Explain “Replacement Cost” in a Negotiation

This article by By Elliot Silver⋅ November 23, 2014 is still valid today more than ever. It applies to Australian domain name investments as well as .com domain names from a business point of view.

Getting to the right price in a domain name sale negotiation is often difficult. The buyer doesn’t want to pay more than a certain amount to buy the domain name, and the seller is often asking more than the buyer is willing to spend for it. Convincing someone why a domain name is worth the asking price can be a challenge, but a domain seller might want to explain the replacement cost as rationale for the price.

To me, the replacement cost for a domain name is the amount of money I would need to spend in order to buy an equal or better domain name if I would sell one of my assets. If I sell a domain name for $10k and it costs me $15k to buy an equivalent domain name, I am losing out because I am lowering the value of my portfolio while not generating enough income to improve it. For someone like me, it doesn’t make sense to sell one of my domain names for less than the replacement cost of an equal or better domain name.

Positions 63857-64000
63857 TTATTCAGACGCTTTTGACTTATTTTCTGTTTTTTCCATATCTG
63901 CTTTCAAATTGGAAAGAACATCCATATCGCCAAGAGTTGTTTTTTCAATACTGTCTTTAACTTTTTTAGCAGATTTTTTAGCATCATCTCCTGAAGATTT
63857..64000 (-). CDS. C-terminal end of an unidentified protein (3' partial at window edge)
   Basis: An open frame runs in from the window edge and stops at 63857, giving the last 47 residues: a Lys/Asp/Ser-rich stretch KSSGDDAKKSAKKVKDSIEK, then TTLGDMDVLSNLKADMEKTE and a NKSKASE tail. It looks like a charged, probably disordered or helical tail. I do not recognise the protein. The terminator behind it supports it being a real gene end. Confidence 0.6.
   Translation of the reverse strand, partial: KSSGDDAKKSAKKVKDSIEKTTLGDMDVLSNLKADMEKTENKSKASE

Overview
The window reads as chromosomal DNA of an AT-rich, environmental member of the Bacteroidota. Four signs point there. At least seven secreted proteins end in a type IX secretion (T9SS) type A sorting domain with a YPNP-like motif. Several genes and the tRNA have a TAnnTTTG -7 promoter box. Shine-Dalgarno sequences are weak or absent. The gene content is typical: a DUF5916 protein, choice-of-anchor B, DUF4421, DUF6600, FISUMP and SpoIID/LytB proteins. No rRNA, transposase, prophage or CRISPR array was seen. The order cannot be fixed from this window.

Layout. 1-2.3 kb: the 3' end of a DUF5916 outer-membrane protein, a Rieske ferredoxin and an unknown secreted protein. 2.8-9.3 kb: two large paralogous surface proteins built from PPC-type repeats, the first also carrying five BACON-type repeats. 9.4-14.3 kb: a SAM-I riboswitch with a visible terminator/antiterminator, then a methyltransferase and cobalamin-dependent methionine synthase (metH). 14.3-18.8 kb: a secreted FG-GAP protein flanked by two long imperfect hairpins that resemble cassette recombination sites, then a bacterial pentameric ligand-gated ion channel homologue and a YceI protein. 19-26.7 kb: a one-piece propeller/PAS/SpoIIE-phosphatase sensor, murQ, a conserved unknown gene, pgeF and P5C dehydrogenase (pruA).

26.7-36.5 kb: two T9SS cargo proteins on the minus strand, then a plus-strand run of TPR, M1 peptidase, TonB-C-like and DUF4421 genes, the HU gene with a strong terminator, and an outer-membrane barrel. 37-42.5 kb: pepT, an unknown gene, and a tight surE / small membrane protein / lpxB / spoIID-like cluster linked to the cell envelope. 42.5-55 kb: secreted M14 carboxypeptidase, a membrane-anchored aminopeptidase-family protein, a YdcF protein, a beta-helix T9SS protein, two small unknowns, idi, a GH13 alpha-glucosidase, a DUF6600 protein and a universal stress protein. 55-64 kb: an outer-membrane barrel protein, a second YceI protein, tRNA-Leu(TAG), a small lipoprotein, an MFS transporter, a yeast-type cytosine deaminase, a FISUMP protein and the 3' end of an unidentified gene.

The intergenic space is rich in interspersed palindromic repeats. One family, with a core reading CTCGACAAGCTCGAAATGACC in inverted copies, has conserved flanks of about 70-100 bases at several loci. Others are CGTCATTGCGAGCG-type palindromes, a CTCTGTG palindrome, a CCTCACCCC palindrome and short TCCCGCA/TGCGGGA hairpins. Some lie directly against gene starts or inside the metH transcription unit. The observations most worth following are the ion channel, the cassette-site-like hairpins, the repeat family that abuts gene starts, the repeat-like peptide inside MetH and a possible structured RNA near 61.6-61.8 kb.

I think the majority of domain buyers do market research before making a purchase decision. They have likely come across other domain names that have sky high prices, so they should have an understanding about the prices of similar domain names. Sometimes explaining that it will cost you more than their offer to buy something similar will strike a chord with them. If they understand that, they may realize why your price is what it is.

Every negotiation is different. Many prospects don’t really care about the seller’s rationale for the domain name price. Those prospects may stick to their offer regardless of why the domain name is worth what it is to the owner, and there isn’t really anything you can do to convince the prospect to increase the budget. However, this might give a prospective buyer a bit more insight into how you came to your asking price, and the price might make more sense.

The article can be found here http://www.domaininvesting.com/explain-replacement-cost-negotiation/